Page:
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The Pleiad Maia in Greek Mythology

Having traveled through Italy, Greece, and the Aegean in his youth, Colin quickly became interested in the ancient mythology of the region.

There are hundreds of individual stories that make up Greek mythology as a whole. Many of these stories tell of the adventures of mortal heroes, demi-gods and deities; and stories like the Trojan War in the Iliad and the voyage of Odysseus in the Odyssey have endured through the generations.

At the same time, many of the stories of Greek mythology, tell of the sexual adventures of the gods; with the likes of Zeus and Poseidon, seemingly on a continuous mission of sexual conquest. One of these stories focuses on Maia, a target of Zeus, although Maia’s story touches on the lives of many other gods.

The Birth of Maia

Maia was one of the seven Pleiades; the Pleiades being the mountain nymph daughters of the Titan Atlas and the Oceanid Pleione. In Greek mythology, Atlas was father to some of the most beautiful children, with the Pleiades and Hesperides beautiful daughters that were chased by mortals and immortals alike.

The role of Maia and the other Pleiades in Greek mythology was to act attendants to Artemis, the beautiful goddess of the hunt. As attendants to Artemis, the Pleiades were brought into close contact with other gods of the Greek pantheon, including Zeus and Poseidon.

Maia and the other Pleiades

Elihu Vedder (1836–1923) PD-art-100

Elihu Vedder (1836–1923) PD-art-100

Maia and Zeus

Maia was often said to be the most beautiful of all the Pleiades, as well as being the eldest. When the male gods came to chase the Pleiades, Maia would not give into their advances, and would normally hide away in a cave upon Mount Cyllene.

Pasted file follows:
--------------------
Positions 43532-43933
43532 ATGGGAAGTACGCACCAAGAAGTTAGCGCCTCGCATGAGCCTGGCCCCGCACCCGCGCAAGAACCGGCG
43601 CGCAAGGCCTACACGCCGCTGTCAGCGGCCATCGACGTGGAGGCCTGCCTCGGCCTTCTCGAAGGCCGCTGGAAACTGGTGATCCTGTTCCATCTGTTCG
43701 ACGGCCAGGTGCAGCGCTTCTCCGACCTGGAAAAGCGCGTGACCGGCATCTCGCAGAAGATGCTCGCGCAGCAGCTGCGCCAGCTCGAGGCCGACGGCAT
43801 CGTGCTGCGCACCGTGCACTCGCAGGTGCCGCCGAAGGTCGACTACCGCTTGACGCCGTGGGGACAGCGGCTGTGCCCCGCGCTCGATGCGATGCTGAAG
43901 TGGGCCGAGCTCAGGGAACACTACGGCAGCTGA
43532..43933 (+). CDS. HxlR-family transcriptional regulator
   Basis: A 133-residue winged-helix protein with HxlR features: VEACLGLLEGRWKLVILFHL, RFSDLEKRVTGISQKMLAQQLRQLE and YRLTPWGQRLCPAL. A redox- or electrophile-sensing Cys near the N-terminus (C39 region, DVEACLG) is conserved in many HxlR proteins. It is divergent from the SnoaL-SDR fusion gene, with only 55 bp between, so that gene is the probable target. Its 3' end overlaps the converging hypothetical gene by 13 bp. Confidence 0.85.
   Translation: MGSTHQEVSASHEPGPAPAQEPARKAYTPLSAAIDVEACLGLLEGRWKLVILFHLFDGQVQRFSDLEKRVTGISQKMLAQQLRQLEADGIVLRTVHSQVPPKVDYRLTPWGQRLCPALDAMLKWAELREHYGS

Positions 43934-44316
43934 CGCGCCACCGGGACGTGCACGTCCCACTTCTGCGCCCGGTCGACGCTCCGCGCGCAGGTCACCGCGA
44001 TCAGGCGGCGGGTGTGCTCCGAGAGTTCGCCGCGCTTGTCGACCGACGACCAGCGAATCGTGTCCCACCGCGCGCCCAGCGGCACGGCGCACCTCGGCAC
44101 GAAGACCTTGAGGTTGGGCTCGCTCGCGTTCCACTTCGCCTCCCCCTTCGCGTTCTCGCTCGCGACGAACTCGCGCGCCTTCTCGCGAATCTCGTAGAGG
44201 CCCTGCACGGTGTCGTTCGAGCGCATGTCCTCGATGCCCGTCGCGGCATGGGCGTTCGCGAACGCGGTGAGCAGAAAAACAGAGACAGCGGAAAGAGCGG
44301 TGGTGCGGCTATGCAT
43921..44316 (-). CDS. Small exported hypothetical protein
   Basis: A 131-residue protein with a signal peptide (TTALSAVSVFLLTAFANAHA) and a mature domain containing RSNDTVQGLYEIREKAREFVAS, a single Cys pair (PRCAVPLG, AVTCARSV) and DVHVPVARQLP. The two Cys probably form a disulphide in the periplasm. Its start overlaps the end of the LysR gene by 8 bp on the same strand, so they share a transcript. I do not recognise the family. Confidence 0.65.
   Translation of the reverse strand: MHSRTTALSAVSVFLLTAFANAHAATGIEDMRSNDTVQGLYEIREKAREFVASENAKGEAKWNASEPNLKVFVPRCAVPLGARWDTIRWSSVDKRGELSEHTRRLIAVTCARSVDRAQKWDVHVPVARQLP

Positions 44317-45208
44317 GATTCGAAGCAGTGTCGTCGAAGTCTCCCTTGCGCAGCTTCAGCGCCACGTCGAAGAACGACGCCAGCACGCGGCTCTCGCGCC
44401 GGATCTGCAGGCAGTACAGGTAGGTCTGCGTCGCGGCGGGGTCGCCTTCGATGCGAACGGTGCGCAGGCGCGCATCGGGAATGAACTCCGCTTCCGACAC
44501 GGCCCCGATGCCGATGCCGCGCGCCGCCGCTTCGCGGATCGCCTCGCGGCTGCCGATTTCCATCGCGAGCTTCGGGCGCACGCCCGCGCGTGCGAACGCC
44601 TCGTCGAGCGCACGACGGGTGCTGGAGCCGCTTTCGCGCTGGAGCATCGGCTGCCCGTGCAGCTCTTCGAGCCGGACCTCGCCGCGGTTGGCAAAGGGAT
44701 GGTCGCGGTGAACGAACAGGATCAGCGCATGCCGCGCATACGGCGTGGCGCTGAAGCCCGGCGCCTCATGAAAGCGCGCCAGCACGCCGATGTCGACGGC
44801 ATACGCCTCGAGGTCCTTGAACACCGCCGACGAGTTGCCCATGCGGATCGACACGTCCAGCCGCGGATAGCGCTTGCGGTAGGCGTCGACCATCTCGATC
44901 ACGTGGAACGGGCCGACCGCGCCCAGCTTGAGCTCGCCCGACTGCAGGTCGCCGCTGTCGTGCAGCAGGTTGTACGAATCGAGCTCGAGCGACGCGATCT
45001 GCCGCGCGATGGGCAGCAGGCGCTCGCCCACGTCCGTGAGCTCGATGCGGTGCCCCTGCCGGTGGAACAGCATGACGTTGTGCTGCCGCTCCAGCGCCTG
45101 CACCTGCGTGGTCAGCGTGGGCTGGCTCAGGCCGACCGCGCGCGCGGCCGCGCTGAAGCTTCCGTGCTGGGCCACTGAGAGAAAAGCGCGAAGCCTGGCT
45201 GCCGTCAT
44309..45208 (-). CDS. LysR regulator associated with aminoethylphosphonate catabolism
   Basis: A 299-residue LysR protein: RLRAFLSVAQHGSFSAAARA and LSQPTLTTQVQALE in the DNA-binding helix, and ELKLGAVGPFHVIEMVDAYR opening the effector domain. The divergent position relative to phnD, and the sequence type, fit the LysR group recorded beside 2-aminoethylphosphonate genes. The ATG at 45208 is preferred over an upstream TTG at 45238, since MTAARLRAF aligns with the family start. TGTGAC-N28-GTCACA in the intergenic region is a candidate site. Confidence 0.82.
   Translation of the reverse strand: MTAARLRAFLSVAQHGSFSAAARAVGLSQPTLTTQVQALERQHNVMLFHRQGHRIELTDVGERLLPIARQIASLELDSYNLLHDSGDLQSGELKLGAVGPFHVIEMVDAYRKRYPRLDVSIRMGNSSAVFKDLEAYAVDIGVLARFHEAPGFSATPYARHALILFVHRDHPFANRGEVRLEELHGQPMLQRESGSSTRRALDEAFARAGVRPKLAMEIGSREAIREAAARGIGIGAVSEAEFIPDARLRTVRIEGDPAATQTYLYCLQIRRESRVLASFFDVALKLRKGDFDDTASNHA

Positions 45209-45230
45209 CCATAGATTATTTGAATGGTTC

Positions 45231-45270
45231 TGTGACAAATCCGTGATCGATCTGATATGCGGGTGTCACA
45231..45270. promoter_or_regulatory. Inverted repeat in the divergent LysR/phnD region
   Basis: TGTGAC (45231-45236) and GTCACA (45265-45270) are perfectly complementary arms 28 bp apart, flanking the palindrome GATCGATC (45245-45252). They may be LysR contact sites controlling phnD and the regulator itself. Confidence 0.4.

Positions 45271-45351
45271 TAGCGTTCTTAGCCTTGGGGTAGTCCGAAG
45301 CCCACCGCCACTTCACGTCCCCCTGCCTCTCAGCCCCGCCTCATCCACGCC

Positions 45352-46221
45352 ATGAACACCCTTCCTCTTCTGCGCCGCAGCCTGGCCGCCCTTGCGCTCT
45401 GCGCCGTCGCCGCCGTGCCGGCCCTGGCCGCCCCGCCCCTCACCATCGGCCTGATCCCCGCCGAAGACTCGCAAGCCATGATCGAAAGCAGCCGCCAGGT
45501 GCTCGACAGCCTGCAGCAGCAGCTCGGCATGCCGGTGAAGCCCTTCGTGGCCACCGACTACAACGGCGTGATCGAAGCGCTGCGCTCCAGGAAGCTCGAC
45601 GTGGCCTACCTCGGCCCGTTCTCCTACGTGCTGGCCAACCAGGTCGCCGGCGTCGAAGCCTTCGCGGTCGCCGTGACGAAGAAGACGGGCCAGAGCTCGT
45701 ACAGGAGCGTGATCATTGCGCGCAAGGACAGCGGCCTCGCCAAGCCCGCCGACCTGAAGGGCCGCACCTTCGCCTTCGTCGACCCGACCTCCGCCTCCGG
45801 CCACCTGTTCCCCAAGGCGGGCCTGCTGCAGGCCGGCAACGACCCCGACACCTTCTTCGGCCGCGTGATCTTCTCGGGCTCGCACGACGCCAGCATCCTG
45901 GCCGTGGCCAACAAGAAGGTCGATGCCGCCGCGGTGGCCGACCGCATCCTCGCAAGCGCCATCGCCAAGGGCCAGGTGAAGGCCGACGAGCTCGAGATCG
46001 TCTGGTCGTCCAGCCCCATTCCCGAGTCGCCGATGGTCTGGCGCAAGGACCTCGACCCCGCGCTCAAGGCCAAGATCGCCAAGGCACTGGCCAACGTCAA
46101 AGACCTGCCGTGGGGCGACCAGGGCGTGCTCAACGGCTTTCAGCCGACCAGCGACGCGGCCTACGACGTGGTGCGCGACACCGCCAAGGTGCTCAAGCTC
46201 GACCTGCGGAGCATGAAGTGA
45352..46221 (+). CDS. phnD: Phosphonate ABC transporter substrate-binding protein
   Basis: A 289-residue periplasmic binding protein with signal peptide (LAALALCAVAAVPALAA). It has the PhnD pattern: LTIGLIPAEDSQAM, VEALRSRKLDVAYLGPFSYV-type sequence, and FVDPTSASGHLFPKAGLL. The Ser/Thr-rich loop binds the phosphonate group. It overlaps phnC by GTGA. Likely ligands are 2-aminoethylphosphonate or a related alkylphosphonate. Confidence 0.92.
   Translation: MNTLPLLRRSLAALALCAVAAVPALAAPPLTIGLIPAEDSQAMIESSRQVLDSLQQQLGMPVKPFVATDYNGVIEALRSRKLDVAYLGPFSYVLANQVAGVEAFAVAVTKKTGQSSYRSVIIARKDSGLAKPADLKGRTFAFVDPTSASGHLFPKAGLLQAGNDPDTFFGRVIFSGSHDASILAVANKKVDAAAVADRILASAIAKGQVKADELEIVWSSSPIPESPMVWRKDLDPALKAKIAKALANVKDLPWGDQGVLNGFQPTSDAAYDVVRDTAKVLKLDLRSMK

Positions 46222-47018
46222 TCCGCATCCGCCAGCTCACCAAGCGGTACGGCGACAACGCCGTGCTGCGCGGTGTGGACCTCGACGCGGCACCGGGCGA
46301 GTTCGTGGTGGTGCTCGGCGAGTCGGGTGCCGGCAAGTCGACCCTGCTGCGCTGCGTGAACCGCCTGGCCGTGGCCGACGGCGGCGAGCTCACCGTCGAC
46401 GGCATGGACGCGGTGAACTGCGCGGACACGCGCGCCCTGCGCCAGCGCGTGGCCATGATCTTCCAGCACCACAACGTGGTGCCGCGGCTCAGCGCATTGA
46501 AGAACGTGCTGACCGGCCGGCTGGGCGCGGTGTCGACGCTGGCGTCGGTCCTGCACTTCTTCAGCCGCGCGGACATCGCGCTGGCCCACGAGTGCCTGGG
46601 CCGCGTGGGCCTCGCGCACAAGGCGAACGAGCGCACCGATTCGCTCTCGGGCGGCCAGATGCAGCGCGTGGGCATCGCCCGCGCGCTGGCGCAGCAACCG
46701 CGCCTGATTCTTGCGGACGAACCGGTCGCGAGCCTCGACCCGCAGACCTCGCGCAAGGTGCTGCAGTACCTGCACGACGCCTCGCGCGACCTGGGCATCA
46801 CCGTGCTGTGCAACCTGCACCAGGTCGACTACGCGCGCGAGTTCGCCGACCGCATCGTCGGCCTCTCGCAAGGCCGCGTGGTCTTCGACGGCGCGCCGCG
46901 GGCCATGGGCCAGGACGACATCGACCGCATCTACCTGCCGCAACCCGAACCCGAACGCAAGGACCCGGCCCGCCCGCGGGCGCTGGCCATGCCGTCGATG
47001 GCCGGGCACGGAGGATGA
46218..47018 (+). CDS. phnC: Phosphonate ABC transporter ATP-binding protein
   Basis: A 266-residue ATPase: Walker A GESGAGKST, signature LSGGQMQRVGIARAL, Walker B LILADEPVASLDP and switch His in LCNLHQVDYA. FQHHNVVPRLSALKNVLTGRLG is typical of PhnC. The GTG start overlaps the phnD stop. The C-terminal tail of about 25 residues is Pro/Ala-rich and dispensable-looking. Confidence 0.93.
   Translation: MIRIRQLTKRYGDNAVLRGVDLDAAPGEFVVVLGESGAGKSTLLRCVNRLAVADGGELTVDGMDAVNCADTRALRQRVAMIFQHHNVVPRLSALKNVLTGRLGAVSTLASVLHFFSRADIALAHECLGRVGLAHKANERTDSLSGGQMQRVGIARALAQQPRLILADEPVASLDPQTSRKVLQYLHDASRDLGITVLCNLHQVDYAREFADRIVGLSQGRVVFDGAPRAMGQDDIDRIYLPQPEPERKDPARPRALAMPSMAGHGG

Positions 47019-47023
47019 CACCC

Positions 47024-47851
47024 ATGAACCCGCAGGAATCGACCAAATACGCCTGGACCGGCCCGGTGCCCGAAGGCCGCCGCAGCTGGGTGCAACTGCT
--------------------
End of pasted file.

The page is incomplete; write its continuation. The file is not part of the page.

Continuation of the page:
Hiding away though, was not a tactic that was likely to dissuade Zeus or Poseidon, and it was Zeus who made Maia his aim.

Zeus did not even give Maia the chance to run away from him, and so the god came to Maia during the night, and impregnated her whilst she slept.

Hermes and Apollo

Claude Lorrain (1604/1605–1682) PD-art-100

Claude Lorrain (1604/1605–1682) PD-art-100

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Maia gives birth to Hermes

The result of Zeus’ night time escapade, was that Maia would give birth to a future Olympian god, Hermes. Zeus conquest of Maia, and the subsequent production of a child was not particularly remarkable, as similar events did often occur in Greek mythology. The activity of the newborn Hermes though was different.

Shortly after he was born, and whilst Maia slept, Hermes left the cave on Mount Cyllene, and made his way all the way to Thessaly. In Thessaly, Hermes would steal cattle belonging to Apollo, his half-brother. Not content with being a cattle thief, Hermes, despite being a new born, also invent the lyre the same night.

Apollo was quick to accuse Hermes of the theft, and a violent disagreement between the two commenced. Zeus had to intercede eventually, and although Maia pointed out the impossibility of a new born being able to travel to Thessaly, Zeus knew the truth.

The story of Maia continues

Having given birth to Hermes, a god who would become the favoured son of Zeus, Maia remained in favour. Zeus would indeed turn to Maia for help, after Hera had turned one of his other lovers, Callisto, into a bear. Callisto had given birth to another son for Zeus, Arcas, and Maia was asked to raise that son by the supreme god.

Zeus though was not the only one who fancied Maia, and the giant hunter Orion wanted to mate with Maia and her sisters. Artemis though, did not take kindly to the idea of a giant chasing her attendants, and so asked Zeus to ensure that Orion would never be able to take advantage of the Pleiades.

Initially, Zeus turned Maia and her sisters into doves, but Orion was a good hunter, and eventually managed to track the doves down. Zeus then decided to put the seven Pleiades out of reach of the giant, and turned them into stars that would become part of the Taurus constellation.

Maia therefore found herself part of the night sky for eternity, just as her adopted son, Arcas had been; Zeus having transformed Arcas into Ursa Minor.

As mother of Hermes, Maia was of course important in Greek mythology, but this importance has also continued into the modern world, with the month of May named in her honour .

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